There is only a day to go until the election and the one thing that all commentators can agree on is that there are a lot of undecided voters*.
Much of the election coverage has not been particularly illuminating, but Monday's Question Time Election Special caught my attention.
The debate highlighted a number of key domestic policy areas which are likely to be important to Thursday's result; most notably, housing and climate change. The housing issue was thrown into particularly stark relief when it became apparent that every single politician on the Question Time panel had managed to buy their first property by the time they were 30. Home ownership is something which felt increasingly out of reach for many in the audience (who were all under 30); perhaps unsurprisingly given that the current average age of a first time buyer in the UK is 33** and that figure seems to be rising.
All three major parties appeared to agree that there is a housing crisis in the UK. They do not, however, agree on the type of housing crisis we are facing, let alone the solution.
For the Conservatives, the crisis seems to be a crisis of home ownership. The bulk of their housing and planning policies appear to be aimed at increasing the number of homes for sale; albeit with some reforms of the rental market thrown in for good measure.
On a very headline basis, their manifesto promises to:
- Maintain the Right to Buy and introduce new discounted market-sale homes for local people and key workers (which sounds a lot like starter homes to me....);
- Introduce new forms of mortgages with longer term fixed rates and lower deposit requirements;
- Continue with Help to Buy and simplify shared ownership schemes;
- Increase the number of open market and affordable homes being built - to deliver 300,000 homes a year by the mid-2020s; whilst prioritising the delivery of infrastructure to reduce the burden on new homes on local communities;
- Simplify the planning system and promote modern, environmentally friendly, methods of construction;
- Ban the sale of new leasehold homes and reform the rental market to ban no fault evictions; and of course
- Do all of this without building on the green belt and prioritising brown field development.
For Labour, the housing crisis is a crisis of affordability, the solutions to which lie (perhaps unsurprisingly) in the public sector. The Labour Manifesto pledges:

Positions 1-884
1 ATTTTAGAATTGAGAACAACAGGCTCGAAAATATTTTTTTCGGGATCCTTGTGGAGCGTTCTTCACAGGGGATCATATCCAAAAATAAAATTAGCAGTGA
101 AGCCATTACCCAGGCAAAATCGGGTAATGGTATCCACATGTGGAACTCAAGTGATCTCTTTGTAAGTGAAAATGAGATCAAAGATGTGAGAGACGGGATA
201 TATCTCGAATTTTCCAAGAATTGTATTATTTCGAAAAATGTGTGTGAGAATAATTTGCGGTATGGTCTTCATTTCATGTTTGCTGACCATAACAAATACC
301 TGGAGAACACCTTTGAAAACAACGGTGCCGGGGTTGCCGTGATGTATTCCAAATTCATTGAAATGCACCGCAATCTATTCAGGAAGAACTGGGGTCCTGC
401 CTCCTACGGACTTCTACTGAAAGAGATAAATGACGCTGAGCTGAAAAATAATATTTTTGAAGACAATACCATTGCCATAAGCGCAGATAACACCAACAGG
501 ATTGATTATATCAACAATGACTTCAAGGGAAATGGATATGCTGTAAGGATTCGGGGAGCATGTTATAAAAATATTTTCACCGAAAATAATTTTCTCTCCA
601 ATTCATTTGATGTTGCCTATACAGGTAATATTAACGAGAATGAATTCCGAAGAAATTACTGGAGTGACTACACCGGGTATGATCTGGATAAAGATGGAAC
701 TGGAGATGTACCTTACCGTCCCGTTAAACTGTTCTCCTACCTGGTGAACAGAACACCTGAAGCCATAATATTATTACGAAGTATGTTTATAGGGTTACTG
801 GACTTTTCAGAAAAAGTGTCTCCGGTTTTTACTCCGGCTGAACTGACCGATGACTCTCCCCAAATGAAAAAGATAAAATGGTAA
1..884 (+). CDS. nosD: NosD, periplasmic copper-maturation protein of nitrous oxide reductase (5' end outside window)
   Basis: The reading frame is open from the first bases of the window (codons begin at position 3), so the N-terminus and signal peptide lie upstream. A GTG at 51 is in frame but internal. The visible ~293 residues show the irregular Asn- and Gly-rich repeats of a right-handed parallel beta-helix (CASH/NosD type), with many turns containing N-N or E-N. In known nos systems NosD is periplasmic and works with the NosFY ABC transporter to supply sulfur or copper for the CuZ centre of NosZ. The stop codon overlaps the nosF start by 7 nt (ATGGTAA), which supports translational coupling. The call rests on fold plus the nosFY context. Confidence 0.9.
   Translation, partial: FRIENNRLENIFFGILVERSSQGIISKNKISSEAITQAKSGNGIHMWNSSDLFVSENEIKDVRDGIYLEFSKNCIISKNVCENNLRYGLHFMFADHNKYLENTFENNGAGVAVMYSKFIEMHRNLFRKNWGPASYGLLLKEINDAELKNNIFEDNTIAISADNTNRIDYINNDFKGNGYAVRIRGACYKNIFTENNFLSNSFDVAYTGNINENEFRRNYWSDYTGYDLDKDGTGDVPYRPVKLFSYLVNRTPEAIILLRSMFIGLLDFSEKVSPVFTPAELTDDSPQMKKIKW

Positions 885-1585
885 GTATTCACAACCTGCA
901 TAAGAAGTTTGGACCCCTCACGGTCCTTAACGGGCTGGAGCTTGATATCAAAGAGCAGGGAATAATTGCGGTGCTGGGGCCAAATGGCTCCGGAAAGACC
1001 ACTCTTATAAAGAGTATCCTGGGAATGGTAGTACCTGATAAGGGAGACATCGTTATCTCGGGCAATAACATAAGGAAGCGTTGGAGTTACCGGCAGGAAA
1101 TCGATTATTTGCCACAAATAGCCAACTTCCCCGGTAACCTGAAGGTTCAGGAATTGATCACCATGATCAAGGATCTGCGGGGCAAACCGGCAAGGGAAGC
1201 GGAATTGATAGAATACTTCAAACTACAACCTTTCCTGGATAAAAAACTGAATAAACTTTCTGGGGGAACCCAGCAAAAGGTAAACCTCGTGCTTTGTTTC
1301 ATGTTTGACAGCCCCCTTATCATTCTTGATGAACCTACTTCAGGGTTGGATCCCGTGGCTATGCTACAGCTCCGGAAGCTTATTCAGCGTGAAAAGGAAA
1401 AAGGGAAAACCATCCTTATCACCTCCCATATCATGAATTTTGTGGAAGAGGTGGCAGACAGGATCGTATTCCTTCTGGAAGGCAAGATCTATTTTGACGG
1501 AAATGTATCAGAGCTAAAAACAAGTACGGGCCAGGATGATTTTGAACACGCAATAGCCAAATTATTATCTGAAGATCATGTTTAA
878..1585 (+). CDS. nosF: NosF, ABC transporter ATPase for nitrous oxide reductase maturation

- To set up a new Department for Housing*** and an English Sovereign Land Trust with powers to compulsorily purchase land more cheaply for house building
- Build more houses on public land;
- Levy 'use it or lose it' taxes on stalled housing sites;
- Bring in a zero carbon for homes standard and review guidance for building in floodplains;
- Scrap the Right to Buy, the 'affordable rented' tenure of affordable housing and office to resi permitted development rights;
- Ban new build leasehold houses and introduce rent controls and rights to buy for private housing;
- to kick off a massive public sector house building programme, delivering least 150,000 council and social homes a year by the end of the parliament. 100,000 of these to be homes for social rent; and of course
- Do all this whilst protecting the green belt and prioritising brownfield development.
For the Liberal Democrats, the housing crisis is a crisis of political leadership; with the blame placed firmly at the door of previous administrations. The Lib Dem Manifesto promises to:
- Build at least 100,000 homes for social rent each year and increase total housebuilding to 300,000 each year.
- Finance a large increase in the building of social homes
- Build new houses to zero-carbon standards and cut fuel bills through a ten-year programme to reduce energy consumption from all the UK’s buildings.
- Devolve full control of Right to Buy to local councils.
- Introduce a new Rent to Own model for social housing
- Allow local authorities to increase council tax by up to 500 per cent on second homes and bring in a stamp duty surcharge on overseas residents purchasing such properties.
- Establish a new Help to Rent scheme, providing government-backed tenancy deposit loans for all first-time renters under 30.
- Promote longer tenancies of three years or more; and
- Improve protections against rogue landlords through mandatory licensing.
As to how all this will go down with voters, I guess we don't have long to wait to find out!
*** Fairwell MoHoLoGO, you will be missed... although DoH is almost as good an acronym
But the gap between the current generation of political leaders and the under 30s was most vividly illustrated by the question about home ownership and underlined the challenge facing whoever is in power on Friday morning. On the subject of housing, the panel were asked what age they were when they bought their own home. Mr Farage was the youngest, buying a property at 22, and Mr Price was the oldest at 30. Mr Farage linked housing problems to population growth ... Mr Jenrick said it was his "personal mission to help more young people on to the housing ladder" adding that his party would "offer discounts and help with deposits". While Ms Rayner said she would "make no apologies" for Labour wanting to build 100,000 council homes or introduce rent controls.